I first came across Toy Theatre sheets in the 1960s, when as a boy I was given a stack of them by the actor and playwright, Bill Meilen, who thought I might enjoy them. The sheets were a mix from a great many ‘plays’, the quaint titles of which printed along the top edges were all unknown to me. There were a gratifying variety of backdrops, cut cloths, headers, ground-rows and wings, few of which matched up, depicting rural idylls, dense pine forests, mountain passes ripe for bandit attacks, raging storms at sea and buildings that ranged from rustic hovels to fanciful palaces. There were no scripts, no theatre in which to hang the scenes, and no characters either, but I was a resourceful child and deft with my pencils and paints, so the omissions were just challenges I found stimulating. I built myself a toy theatre, and made the characters to fit the scenes.
Some time later, when I left my home in Wales to attend a school in London, I discovered Benjamin Pollock’s Museum and Toyshop, and thereafter I was lost. The toy theatre disease was in my blood, and it was incurable. All my pocket money was spent in the Pollock’s shop, and later theatre became my profession. As a theatre director and designer I was forever making model stages, because that’s how full-size sets are designed. And later, when I began to work as an artist, I returned to that early love of toy theatres, making them as a part of my practice, but also just for pleasure.
Toy theatres are much on my mind right now as I have two shortly-to-be-announced toy theatre-related projects nearing completion. (And I must first offer my apologies for having to hold back on revealing them for a little while longer.) But while clearing my desk in preparation for the next project, I came across a photocopied reference-set of all the characters and scenes for Green’s production of Wapping Old Stairs, published originally in 1845. Lingering over the loose sheets as I numerically ordered them ready to be put away, I had a sudden pang of the old joy and anticipation that came upon me all those decades ago, when first I held sheets of 19th century toy theatre scenery and tried to figure out exactly how to cut and colour and assemble it all into a three dimensional setting just waiting to be filled with the characters I planned to create.
Victorian toy theatre sheets didn’t come with instructions. The scripts, printed and gathered into chapbooks, gave the order of scenes, but the would-be toy theatre producer had to use imagination and ingenuity to get the stage into a performable state, and it’s a fact that for most, the visions in their heads of how the production would look, were infinitely more splendid before clumsiness and impatience had rendered the results disappointing. Colouring the sheets alone was a minefield, as the clarity of black and white became muddied with the inept application of watercolours. The dreams of how wonderful a scene would look when expertly painted and assembled, were what kept me going, the perfect example of optimism overriding past experiences.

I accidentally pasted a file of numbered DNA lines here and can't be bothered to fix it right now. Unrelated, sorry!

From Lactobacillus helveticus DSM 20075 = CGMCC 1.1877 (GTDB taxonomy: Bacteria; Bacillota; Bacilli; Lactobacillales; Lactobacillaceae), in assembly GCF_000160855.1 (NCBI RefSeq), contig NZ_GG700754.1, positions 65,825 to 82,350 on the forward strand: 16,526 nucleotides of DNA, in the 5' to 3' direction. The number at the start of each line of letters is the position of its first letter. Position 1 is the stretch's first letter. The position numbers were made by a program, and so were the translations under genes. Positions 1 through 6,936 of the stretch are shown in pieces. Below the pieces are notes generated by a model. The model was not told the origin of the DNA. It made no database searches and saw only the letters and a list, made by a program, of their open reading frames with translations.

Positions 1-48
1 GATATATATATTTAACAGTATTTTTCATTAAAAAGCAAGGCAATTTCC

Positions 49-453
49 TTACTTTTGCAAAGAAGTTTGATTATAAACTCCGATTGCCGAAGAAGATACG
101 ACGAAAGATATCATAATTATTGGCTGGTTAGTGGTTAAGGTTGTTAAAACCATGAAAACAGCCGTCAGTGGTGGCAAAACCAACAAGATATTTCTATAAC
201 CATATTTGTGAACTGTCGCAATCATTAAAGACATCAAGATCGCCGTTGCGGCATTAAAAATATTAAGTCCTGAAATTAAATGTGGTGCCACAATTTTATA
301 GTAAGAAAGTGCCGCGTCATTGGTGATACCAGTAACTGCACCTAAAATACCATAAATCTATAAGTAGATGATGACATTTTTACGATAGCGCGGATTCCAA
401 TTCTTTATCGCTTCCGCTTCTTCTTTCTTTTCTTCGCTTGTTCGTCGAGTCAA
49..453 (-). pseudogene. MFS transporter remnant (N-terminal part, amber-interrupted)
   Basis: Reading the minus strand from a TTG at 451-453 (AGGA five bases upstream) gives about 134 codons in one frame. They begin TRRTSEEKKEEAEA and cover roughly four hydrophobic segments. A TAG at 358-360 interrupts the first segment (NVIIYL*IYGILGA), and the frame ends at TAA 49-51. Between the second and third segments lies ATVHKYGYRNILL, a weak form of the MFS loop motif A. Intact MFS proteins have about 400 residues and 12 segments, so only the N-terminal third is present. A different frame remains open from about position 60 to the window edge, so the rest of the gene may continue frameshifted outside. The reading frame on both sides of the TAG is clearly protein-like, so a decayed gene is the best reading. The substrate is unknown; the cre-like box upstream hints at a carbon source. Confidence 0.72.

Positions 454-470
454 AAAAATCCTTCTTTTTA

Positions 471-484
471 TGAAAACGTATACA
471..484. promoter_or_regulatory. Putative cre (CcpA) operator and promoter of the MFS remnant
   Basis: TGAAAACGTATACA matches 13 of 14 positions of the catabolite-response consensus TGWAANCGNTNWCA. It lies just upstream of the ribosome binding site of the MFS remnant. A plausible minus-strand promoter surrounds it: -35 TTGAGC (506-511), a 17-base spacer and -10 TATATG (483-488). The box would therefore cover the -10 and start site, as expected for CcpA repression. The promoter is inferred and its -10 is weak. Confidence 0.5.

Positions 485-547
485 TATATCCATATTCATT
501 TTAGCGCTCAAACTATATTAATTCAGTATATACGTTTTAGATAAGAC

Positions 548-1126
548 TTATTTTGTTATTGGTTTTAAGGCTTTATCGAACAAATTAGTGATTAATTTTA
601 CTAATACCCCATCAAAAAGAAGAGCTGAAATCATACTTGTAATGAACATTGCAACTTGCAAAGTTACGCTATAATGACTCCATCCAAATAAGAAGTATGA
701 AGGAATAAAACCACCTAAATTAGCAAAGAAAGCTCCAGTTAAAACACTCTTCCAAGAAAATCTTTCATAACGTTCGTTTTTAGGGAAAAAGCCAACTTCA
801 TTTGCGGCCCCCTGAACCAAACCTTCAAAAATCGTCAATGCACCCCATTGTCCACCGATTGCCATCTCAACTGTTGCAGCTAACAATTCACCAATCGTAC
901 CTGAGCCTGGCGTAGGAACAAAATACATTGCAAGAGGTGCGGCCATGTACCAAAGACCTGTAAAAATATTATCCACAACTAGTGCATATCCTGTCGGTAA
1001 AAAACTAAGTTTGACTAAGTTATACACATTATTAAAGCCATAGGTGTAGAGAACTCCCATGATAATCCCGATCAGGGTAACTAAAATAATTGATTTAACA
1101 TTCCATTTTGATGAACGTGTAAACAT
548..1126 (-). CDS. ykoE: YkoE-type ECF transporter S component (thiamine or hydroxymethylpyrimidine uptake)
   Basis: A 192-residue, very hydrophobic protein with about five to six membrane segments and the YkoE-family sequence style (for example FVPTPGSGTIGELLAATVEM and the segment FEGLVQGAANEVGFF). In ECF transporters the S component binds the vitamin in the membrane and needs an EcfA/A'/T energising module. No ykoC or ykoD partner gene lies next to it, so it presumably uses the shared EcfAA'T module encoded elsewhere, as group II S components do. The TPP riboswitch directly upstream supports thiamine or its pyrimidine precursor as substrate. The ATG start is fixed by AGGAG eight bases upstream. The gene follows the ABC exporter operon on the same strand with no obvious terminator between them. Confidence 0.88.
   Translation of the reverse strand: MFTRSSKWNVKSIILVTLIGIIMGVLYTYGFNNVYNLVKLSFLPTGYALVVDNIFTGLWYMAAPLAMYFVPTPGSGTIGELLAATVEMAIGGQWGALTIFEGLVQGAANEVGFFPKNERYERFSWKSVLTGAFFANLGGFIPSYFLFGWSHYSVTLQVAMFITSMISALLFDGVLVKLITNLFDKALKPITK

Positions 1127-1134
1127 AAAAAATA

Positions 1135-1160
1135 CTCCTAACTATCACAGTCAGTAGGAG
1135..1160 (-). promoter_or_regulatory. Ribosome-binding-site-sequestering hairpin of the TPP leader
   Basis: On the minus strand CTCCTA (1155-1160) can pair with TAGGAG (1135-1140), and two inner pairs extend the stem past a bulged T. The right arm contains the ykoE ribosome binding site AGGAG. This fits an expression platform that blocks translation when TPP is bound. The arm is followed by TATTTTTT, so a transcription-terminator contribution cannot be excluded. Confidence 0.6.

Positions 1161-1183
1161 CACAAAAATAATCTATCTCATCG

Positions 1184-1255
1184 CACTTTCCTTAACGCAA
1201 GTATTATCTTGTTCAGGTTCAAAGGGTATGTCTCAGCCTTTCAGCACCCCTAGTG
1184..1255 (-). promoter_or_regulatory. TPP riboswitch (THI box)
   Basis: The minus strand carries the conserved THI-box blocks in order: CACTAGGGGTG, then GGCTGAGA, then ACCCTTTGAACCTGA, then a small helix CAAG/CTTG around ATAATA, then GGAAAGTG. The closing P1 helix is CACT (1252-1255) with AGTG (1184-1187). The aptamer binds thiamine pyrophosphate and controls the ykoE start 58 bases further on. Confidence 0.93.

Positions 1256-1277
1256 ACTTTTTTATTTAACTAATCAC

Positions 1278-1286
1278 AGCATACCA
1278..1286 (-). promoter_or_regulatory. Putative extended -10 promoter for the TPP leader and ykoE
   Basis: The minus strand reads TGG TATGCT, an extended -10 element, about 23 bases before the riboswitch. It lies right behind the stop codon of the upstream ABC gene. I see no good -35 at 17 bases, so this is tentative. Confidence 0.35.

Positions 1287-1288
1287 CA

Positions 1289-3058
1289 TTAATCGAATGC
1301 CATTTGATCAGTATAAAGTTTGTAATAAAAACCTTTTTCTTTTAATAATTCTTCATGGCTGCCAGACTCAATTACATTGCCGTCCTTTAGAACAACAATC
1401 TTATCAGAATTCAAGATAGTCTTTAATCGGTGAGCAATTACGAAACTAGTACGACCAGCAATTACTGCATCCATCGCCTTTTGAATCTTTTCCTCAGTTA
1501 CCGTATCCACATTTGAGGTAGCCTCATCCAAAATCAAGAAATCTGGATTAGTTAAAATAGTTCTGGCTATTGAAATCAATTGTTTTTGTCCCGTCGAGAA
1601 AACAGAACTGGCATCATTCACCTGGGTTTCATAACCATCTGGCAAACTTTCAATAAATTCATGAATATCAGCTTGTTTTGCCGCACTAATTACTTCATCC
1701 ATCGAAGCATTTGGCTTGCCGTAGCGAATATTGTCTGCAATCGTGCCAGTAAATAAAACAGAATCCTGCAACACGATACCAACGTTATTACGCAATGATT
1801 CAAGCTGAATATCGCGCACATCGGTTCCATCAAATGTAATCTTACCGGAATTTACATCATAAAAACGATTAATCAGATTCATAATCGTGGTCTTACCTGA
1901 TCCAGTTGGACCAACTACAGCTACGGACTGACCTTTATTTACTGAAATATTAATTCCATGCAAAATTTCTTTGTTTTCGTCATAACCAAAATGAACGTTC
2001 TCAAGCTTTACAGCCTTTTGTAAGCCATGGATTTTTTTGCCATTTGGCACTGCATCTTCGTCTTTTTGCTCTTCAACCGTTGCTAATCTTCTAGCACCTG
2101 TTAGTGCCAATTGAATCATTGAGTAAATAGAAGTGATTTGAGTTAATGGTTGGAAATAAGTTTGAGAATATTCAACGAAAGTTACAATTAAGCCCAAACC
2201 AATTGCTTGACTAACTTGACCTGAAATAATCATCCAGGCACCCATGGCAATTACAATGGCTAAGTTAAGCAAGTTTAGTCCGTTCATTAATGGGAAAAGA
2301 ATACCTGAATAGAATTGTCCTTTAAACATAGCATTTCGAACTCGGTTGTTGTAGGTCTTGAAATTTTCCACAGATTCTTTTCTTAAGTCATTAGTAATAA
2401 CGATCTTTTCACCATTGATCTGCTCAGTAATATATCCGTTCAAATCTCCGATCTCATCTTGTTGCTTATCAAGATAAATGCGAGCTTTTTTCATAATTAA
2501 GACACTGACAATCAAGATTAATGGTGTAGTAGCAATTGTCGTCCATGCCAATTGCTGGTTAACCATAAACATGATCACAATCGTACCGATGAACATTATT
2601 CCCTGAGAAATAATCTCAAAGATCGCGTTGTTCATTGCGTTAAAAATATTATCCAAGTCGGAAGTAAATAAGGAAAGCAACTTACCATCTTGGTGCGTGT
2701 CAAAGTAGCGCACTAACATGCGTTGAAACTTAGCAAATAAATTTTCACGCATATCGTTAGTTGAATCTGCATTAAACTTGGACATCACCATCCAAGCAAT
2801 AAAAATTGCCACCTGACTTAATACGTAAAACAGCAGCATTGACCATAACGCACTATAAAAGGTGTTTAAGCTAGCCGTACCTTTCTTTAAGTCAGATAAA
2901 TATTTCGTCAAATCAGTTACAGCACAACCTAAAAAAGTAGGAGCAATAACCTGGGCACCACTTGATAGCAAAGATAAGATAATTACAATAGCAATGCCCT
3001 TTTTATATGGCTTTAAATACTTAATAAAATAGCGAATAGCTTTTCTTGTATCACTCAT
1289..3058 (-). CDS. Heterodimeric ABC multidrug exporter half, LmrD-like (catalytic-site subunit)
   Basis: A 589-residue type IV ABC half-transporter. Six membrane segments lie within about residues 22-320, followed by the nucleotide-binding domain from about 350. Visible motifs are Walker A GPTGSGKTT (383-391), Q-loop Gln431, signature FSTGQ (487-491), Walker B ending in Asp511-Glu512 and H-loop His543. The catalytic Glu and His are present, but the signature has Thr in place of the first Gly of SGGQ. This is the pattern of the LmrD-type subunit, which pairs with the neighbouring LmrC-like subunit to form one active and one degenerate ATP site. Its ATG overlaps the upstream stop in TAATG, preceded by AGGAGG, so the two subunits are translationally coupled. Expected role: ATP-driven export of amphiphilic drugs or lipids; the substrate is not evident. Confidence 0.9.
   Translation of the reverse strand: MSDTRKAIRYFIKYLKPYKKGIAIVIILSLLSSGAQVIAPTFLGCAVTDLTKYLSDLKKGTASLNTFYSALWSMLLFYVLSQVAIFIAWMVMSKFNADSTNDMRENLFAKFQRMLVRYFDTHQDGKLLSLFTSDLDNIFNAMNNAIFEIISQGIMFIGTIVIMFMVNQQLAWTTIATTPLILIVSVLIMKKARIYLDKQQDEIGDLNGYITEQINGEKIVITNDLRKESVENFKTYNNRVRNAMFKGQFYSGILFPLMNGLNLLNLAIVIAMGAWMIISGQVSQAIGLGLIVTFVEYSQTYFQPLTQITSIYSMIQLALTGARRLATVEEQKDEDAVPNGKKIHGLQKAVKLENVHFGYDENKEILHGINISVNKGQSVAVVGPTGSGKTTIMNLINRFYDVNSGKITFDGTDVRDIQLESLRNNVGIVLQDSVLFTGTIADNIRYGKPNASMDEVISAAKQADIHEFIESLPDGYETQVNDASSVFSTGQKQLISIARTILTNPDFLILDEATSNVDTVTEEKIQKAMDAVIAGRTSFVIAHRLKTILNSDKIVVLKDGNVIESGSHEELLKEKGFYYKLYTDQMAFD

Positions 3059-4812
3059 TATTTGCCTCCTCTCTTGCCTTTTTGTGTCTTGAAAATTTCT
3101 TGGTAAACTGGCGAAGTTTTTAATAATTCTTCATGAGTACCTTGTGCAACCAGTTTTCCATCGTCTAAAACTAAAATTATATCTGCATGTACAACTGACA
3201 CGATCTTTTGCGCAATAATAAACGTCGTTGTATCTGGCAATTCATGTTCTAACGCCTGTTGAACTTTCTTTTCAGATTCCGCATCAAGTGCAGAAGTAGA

The art of Toy Theatre reached magnificent heights in the 19th century. The sheets sold by the print shops and toy-sellers were so beautiful in their pristine states, that any child confronted with hundreds of them pegged out for inspection, must have been incoherent with the agonies of choice and the calculations of how far their pennies would stretch. Characters and scenery for entire plays, including scripts, could be had by those whose pockets were deep. There were even professionally hand-coloured sets available, for those with no skill with watercolours and brushes. For the rest, the productions had to be purchased in plain black and white, a sheet at a time, with each purchase carrying the producer a little closer to the goal of a full production.
Here, in a microcosm of the problems that have historically made toy theatres a challenge for their builders, I show the components of a single scene from Wapping Old Stairs that illustrates how bewilderingly complicated the matter of interpretation can be, and how any misjudgements would almost certainly result in disappointment. On the title-page character-sheet can be found a small vignette of how Scene 3 of the play might look on the stage. Here’s an enlargement of it:
Below, the backdrop itself. It’s different in many details from the vignette. Most notable at even a cursory glance, is that the buildings of the vignette are much more elegant, whereas they’re undeniably stolid and lumpen in the backdrop. Moreover the outside edges of the buildings are visible in the vignette, whereas they’ve been cropped in the backdrop. I wonder which came first, vignette or backdrop. Whichever the order, the sketch above is so sure, and so lively and fresh that I’m certain it’s not by the same hand as the backdrop. (I do have a warm affection for the rather foursquare, naive style of British toy theatre scenery, quite different in character to what was appearing in European toy theatres of the time, so it’s perhaps unfair to draw comparisons between the deftness of the above sketch – which would be a perfect illustration in a book – and the toy theatre backdrop below, which also serves the purpose for which it was made.)